The Scarecrow Princess has the same feel of Labyrinth, thanks to the main antagonist The King of Crows, but overall, it feels more like Coraline with the normal world blending with the supernatural elements. The Scarecrow Princess is a bit like a fairytale, but think more Brothers Grim on acid than standard Disney. Some of the imagery is legit disturbing. For all of these reasons, if I had read this when I was 12-16, I would’ve loved it.
Plot/Characters 7/10
As a character, Morrigan isn’t very likable at first. She scowls her way through her first several pages, complaining loudly and being biting and sarcastic about having to deal wit…

BOOK REVIEWS: Juliet Takes a Breath

Juliet Takes a Breath by Gabby Rivera

I’ve been looking forward to this one for some time. The idea of a coming-of-age story for a Puerto Rican babydyke going on a quest to discover herself is pretty amazing. It’s also something that seems like a no-brainer, given how many coming out stories exist. But what sets Juliet Takes a Breathapart from a lot of those stories is that JTaB doesn’t follow the general beats of that story. It isn’t focused on Juliet finding her true love (although she does get to have some romance on the side of her exploration). It’s about her finding how to be herself and about finding her community.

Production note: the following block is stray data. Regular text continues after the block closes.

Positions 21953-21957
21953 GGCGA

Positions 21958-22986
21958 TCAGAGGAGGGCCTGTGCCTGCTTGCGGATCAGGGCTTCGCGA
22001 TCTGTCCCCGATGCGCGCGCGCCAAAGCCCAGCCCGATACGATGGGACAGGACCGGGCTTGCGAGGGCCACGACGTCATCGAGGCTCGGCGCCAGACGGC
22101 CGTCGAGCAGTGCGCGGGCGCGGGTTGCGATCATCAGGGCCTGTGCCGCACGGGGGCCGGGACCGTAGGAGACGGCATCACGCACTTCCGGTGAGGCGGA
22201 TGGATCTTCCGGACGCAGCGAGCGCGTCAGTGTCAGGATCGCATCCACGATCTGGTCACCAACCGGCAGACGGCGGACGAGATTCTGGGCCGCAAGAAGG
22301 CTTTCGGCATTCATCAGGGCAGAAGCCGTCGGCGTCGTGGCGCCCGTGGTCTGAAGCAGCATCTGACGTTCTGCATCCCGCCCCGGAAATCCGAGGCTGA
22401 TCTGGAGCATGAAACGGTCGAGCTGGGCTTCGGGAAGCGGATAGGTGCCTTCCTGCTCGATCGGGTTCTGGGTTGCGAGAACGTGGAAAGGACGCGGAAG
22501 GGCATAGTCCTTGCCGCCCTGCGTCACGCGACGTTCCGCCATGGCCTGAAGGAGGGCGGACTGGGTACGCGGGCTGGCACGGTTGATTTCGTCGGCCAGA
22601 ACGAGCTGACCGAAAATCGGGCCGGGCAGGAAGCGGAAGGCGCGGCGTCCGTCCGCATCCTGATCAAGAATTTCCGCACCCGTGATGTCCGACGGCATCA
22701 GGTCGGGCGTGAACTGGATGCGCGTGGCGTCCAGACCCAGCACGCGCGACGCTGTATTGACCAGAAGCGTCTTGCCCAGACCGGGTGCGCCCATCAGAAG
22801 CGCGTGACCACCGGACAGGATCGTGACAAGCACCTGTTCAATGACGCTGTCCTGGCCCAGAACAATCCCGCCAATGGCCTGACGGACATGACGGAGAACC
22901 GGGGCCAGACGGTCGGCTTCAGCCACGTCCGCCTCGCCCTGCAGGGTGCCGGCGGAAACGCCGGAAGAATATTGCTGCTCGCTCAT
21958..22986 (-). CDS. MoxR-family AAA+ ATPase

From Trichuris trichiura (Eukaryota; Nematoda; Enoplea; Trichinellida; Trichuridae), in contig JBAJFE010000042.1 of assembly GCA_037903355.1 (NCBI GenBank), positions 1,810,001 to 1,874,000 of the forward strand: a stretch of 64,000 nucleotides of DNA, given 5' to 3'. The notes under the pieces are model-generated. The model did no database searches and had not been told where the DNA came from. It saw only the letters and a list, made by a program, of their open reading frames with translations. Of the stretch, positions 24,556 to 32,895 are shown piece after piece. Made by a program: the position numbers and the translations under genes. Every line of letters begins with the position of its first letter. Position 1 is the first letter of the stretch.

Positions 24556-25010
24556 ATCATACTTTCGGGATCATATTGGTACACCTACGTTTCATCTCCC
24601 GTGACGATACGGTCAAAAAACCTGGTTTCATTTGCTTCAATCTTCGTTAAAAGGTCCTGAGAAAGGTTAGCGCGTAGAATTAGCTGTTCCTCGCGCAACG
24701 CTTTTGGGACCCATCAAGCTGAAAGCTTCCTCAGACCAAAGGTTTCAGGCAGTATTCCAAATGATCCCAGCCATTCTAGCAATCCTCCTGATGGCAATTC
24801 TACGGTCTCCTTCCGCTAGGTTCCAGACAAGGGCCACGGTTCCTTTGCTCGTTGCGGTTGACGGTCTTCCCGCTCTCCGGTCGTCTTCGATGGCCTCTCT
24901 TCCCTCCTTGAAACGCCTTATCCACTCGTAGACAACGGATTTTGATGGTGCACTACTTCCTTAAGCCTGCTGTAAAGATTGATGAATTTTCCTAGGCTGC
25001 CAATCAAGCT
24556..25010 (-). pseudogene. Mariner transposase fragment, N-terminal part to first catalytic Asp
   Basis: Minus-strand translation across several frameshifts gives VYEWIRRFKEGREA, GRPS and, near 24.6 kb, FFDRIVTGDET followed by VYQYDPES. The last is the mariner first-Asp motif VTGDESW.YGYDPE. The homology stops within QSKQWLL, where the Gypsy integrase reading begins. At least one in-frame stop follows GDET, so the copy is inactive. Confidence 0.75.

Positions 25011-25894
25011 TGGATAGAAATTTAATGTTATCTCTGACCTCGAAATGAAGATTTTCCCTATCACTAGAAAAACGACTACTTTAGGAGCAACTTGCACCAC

Folded in with this search for community is the complication of whiteness within a marginalized community. Juliet sets out to find herself by becoming an intern for Harlowe Brisbane, author of Raging Flower (a book that comes off as the lovechild of Inga Muscio’s CUNT and lesbian separatist texts of the 70s). Juliet’s feelings are in upheaval because while she looks…